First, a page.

Are you looking to develop your career as a heritage manager? Are you already working in the heritage industry and looking to further develop your knowledge, understanding and skills?
For more than 25 years, the MA in International Heritage Management has provided an advanced qualification in heritage management for the sector. Grounded in a deep understanding of the theoretical approaches to heritage and their application, this established programme equips you with the skills needed for museums work, conservation and regeneration, the management of historic buildings and landscapes, and cultural tourism. Included within the degree is a study week that directly engages you with issues in the sector through study visits to leading museums and heritage attractions, and offers an opportunity to engage directly with your fellow students and staff.
We also offer a full-time MA in International Heritage Management on campus; see International Heritage Management MA.
This programme is managed by the Ironbridge International Institute for Cultural Heritage, run jointly by the University and the Ironbridge Gorge Museum Trust, and draws on the experience of one of the largest independent museums in Britain.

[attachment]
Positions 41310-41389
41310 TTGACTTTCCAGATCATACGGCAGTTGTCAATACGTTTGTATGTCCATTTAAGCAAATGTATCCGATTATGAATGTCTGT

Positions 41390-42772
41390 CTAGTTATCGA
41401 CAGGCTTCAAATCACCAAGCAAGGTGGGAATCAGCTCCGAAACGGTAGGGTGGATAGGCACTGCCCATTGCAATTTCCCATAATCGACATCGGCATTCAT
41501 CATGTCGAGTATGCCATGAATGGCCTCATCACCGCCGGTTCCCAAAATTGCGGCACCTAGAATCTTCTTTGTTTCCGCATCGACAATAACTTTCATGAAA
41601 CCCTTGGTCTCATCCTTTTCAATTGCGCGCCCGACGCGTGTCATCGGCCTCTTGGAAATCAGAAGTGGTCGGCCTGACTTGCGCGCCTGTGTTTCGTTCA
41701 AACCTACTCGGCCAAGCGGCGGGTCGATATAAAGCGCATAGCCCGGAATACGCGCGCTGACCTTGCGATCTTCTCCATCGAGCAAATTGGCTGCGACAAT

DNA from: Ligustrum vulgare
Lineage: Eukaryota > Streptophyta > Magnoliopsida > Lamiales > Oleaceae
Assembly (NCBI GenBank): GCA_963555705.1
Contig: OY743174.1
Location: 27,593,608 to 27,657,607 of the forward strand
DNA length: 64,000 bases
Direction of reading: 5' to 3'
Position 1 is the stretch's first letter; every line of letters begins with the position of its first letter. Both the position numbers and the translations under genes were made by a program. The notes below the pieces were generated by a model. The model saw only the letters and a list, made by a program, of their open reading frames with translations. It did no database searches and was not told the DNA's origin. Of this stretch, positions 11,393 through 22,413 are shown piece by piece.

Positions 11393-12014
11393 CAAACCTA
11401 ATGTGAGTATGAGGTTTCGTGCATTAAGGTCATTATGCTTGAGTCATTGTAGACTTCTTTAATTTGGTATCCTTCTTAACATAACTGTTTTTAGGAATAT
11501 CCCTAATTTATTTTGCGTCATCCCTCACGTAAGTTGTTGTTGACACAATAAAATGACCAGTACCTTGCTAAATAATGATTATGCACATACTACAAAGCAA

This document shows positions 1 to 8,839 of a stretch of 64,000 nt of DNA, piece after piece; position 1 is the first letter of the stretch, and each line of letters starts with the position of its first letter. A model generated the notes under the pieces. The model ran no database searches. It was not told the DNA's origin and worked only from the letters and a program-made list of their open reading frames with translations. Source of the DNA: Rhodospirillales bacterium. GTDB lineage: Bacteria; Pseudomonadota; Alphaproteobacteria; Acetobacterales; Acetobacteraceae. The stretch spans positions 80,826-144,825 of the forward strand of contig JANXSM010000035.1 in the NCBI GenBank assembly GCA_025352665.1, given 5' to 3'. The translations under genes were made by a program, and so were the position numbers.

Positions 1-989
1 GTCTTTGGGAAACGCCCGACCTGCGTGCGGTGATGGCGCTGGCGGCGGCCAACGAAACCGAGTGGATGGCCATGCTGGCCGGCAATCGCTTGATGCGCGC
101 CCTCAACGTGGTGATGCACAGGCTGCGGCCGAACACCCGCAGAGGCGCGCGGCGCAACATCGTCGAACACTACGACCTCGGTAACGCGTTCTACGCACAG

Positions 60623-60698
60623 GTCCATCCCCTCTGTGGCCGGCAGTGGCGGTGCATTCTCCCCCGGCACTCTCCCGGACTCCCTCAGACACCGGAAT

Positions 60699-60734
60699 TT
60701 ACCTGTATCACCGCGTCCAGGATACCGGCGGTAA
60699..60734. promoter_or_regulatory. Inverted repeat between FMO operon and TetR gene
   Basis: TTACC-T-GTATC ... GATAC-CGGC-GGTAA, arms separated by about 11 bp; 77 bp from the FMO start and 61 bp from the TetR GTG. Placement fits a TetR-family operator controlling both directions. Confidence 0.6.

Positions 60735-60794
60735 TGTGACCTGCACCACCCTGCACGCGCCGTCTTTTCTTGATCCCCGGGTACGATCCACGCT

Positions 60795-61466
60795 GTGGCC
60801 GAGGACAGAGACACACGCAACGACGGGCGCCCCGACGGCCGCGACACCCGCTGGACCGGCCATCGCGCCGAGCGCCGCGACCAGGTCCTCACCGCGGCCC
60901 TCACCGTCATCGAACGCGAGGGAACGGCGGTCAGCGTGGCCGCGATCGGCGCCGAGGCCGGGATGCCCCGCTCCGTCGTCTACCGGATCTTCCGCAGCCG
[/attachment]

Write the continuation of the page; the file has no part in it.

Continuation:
About the School of History and Culture
The programmes in the School of History and Cultures offer students enquiry based learning within a rich and diverse environment to stimulate debate and challenge conventional thinking. The programmes derive from departments which are all excellently rated by the QAA both in teaching and research terms (Medieval History 5, Modern History 5 and African Studies 5*). Our staff publish widely, and we are developing and consolidating a strong, supportive research culture in the School. We are extremely proud to announce in June 2016, that History at Birmingham was ranked the top research department in the country by the Research Excellence Framework (REF). The national REF exercise assessed research publications and the public impact of research carried out in all universities in the UK between 2008-2014. Our department had an impressive 45% of its research judged to be ‘world-leading’.